Thursday, January 7, 2010

Get Organized!

People consistently cite the need to get organized as one of their resolutions for any new year. It is especially important for leaders to have their act together, so this should be a priority for anyone in such a position.

Dr. Frank Buck of Frank Buck Consulting will be observing National Get Organized Month by including daily "best of" posts throughout January on his blog, Get Organized! . This blog has been in operation for over five years and, although geared toward educational leaders, offers plenty of excellent advice for managers of any team.

I urge you to check out Dr. Buck's blog and get organized in 2010!

Monday, January 4, 2010

Great Leaders - Great Quotes

I hope this collection of inspiring leadership quotes gets your week off to a good start!

Saturday, January 2, 2010

The Leadership Genius of Harry Truman, Part III

This is the third installment in a series of articles on the leadership traits of Harry S. Truman, former president of the United States. You may read Part I here, and Part II here. Detailed articles of this sort will be a weekly feature on this blog, and several historic leaders will be examined this year.

Part III: Read Voraciously

When President Truman died in December of 1972, archivists at the Truman Library began cataloging his personal library. They were astounded to learn that Truman possessed, and had read, several thousand books. This does not count the books checked out from the Independence Public Library over a lifetime, and those borrowed from the Library of Congress during his Senate term.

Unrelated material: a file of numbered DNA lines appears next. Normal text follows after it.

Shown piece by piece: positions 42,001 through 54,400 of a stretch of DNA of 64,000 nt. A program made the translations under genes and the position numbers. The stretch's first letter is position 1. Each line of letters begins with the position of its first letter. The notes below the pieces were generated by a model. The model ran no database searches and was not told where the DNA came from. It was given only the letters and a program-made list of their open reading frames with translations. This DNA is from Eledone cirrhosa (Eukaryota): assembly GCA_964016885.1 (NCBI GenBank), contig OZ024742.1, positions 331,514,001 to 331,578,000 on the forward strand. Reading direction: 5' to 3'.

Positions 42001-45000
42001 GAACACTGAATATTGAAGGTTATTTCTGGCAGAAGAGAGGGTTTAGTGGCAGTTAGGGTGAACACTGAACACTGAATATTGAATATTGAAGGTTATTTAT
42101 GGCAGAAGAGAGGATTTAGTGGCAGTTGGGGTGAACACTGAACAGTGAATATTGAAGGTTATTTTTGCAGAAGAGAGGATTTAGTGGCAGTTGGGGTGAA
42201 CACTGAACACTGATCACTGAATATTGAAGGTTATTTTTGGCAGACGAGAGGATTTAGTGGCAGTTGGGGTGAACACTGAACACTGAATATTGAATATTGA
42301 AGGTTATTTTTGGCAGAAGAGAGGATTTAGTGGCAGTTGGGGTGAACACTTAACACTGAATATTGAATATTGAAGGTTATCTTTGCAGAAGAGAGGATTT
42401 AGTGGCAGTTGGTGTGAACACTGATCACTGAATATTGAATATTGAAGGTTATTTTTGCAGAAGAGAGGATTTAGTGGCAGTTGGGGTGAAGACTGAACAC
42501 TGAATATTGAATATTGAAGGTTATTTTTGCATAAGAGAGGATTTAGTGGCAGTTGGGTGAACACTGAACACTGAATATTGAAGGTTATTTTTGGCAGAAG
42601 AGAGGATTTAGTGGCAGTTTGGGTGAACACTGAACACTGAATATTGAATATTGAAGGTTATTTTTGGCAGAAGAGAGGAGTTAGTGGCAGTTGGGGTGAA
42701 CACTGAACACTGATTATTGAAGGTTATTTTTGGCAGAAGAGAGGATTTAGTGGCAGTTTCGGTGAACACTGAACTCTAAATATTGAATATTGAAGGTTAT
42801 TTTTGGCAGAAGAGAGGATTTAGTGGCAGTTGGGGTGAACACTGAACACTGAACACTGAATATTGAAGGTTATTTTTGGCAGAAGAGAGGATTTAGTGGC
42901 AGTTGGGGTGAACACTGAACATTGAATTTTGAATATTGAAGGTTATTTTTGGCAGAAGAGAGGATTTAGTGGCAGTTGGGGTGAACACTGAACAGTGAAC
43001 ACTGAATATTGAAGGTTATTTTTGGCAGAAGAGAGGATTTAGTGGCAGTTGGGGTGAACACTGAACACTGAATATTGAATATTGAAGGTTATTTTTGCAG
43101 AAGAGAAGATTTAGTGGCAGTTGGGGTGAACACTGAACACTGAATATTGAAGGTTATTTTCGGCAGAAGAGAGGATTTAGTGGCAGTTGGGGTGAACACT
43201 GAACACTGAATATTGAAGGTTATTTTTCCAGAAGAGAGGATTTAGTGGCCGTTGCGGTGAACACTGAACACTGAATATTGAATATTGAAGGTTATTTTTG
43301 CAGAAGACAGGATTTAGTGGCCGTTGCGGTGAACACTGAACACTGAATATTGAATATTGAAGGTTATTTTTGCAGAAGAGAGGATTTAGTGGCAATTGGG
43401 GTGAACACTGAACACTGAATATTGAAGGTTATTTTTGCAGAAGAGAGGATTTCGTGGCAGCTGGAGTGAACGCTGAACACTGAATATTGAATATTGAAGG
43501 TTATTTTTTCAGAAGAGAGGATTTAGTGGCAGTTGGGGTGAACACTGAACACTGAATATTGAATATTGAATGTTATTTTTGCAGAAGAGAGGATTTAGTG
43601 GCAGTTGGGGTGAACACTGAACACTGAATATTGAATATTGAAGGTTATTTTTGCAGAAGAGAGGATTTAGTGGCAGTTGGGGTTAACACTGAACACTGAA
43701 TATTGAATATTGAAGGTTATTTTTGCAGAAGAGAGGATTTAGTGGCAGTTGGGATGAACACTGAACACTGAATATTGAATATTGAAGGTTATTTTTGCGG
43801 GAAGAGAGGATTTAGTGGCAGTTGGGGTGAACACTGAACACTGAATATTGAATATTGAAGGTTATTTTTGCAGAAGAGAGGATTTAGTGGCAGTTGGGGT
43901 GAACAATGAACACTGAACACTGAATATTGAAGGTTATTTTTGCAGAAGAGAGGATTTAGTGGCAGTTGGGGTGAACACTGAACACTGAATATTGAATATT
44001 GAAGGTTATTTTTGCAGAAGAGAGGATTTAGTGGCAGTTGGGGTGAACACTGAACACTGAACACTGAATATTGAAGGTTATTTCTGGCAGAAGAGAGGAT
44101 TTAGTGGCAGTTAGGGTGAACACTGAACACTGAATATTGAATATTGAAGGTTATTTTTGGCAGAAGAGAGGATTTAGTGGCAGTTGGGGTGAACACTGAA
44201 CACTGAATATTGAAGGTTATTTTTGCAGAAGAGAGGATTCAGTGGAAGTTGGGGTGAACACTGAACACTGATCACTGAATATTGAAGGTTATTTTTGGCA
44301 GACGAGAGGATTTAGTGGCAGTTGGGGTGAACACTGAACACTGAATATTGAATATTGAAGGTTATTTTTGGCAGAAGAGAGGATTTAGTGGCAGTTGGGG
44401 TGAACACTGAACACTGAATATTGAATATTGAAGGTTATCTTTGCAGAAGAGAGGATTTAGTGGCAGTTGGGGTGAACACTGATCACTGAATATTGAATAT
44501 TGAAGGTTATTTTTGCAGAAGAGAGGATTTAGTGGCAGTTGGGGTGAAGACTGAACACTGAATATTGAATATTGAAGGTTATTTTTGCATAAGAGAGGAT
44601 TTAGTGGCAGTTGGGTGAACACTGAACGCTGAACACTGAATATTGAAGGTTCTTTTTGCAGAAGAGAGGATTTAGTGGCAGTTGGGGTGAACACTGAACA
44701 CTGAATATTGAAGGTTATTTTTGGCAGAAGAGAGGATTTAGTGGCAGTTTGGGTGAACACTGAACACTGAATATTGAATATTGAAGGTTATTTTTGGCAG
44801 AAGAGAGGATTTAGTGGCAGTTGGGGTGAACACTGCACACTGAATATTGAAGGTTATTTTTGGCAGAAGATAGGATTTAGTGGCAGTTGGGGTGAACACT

Despite poor eyesight, Harry Truman read almost constantly (he claimed to have read every book in the Independence Library by the time he was 18). He also had an uncanny knack for retaining what he read. In his book, Mr. Citizen, Truman recalls that, when faced with a complex decision, he would study a leader from the past who had to make a similar decision. Every night Truman would read about this particular leader just before going to bed. Within just a few days, he would have settled upon his approach to tackling the issue at hand.

Truman became a student of history and a student of great leaders and great people. To be sure, he had a natural interest in this sort of thing. However, he also correctly realized that the past is merely a prelude, and that there are lessons to be learned from important figures throughout history.

During World War I, Truman was a captain in the Army, commanding a field artillery battery made up of unruly young men from the Kansas City area. He whipped the boys into shape using tactics he learned by reading the biography of Civil War general and former President U. S. Grant.

Following the war, former members of Truman’s battery would hang out at his haberdashery in Kansas City, seeking advice from “Captain Harry.” On one occasion, a young former soldier asked Truman for advice on books that every successful man should read. Following is Truman’s recommended reading list: